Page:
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A barista at the Frontroom in Baker University Center makes an iced mocha for a customer on April 2, 2014. 

Studies show more health benefits related to coffee and caffeine consumption

Studies reveal coffee may lower health risks and possibly increase the lifespan of adults. 

New studies have shown coffee has more benefits for adults than just a mid-morning pick-me-up.

People from the ages of 50 to 71 have a lower risk of developing diabetes, heart disease or other health problems, according to an article from Consumer Reports published in The Washington Post. However, there are still some guidelines students should keep in mind while getting their caffeine fix.

“What we know is studies are starting to show that moderate caffeine consumption can be protective against chronic diseases in the long run,” Deborah Murray, nutrition professor of applied health and sciences. “Diabetes, heart disease and hypertension are what you see most (studies) about.”

Along with the physical benefits, coffee might have some mental advantages. Those who drank four or more cups of caffeinated coffee per day were 20 percent less likely to develop depression than nondrinkers, according to a study by the Harvard School of Public Health.

Murray said nutritionists once thought coffee could not give people the hydration water could. However, that’s not the case.

“It can contribute to hydration,” Murray said. “(It doesn’t have to be) always water, water, water.”

Ohio University offers coffee in ten locations on campus.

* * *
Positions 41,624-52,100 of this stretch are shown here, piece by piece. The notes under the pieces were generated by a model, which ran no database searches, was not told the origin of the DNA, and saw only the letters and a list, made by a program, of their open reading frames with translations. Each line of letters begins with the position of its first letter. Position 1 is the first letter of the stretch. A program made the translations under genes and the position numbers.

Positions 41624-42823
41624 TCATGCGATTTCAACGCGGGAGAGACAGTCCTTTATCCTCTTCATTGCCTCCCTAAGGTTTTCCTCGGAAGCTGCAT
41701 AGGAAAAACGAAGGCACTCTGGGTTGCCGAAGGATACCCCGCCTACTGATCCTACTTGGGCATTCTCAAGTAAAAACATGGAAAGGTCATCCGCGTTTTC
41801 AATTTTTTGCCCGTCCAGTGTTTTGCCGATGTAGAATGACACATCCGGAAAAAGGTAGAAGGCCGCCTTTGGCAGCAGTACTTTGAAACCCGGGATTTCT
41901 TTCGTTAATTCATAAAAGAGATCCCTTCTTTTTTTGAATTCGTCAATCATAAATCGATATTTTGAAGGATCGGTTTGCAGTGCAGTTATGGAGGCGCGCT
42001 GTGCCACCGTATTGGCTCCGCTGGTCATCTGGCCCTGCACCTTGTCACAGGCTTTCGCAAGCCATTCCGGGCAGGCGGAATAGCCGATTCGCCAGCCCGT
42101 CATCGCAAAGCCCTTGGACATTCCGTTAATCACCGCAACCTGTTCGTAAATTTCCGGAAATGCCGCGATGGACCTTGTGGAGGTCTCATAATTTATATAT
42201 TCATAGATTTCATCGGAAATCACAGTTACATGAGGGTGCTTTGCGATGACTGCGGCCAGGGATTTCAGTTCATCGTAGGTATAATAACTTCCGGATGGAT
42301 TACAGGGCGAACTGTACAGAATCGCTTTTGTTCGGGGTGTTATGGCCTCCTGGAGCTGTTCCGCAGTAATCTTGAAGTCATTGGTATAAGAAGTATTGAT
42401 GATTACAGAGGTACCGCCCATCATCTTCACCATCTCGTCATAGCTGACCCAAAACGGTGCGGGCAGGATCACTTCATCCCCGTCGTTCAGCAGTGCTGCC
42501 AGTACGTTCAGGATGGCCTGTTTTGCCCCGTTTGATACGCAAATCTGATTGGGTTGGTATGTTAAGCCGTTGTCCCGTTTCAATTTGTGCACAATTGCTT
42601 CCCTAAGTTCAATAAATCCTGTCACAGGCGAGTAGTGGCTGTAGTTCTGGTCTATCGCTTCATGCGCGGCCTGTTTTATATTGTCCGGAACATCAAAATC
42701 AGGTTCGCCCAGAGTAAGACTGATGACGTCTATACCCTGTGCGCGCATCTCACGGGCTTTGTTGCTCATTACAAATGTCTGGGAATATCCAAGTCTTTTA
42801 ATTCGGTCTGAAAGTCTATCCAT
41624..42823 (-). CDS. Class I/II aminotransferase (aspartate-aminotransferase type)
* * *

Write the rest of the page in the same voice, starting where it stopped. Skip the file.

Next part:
“It’s a necessity, but it’s a necessity I enjoy,” said Myra Cooper, a sophomore studying civil engineering. “It just makes my day better. If I don’t have coffee, my day is miserable. So, I might as well drink it to get me through my day.”

Cooper said her favorite drink is a vanilla latte — a drink the baristas at the Front Room know as her “usual.”

Natalie Graham, a senior and coordinator of the Front Room Coffeehouse, said the café goes through about 25 pounds of coffee and 10 pounds of espresso on a normal weekday.

Depending on a student’s course load for the day, there is a method to what kind of coffee to order.

“Although a darker roast coffee is more bold in flavor, it contains less caffeine than lighter roast coffee,” Graham said. “If an individual loves the taste of coffee, a darker roast like Starbucks Cafe Verona would be best suited for them. If a customer is seeking a mid-afternoon caffeine boost, an espresso drink or lighter roast coffee like Starbucks Blonde roast would be a great choice. “

A grande caramel macchiato, although popular, also contains 32 grams of sugar — something that Murray said could decrease the benefits of coffee.

“The sidebar is how you drink your caffeine. Creamer-based coffees (with) a lot of sugar aren’t a good thing,” Murray said. “Caffeine can increase focus — increase attention span for someone who needs concentration. Although, if it’s excessive, it can be disruptive.”

No matter how busy a college student is, Murray said a large cup of coffee is no replacement for sleep.

“The best test performance, the best study sessions rely on seven-to-eight hours of sleep a day,” Murray said. “If you do two hours of sleep and then supplement the rest with caffeine, that’s not going to be productive.”

Students should also take cautionary measures in terms of the amount of caffeine consumed.

“There’s always a dose concern,” Murray said. “It’s an individual-to-individual situation. If the person has anxiety or heart conditions, there are alternatives, like decaf.”



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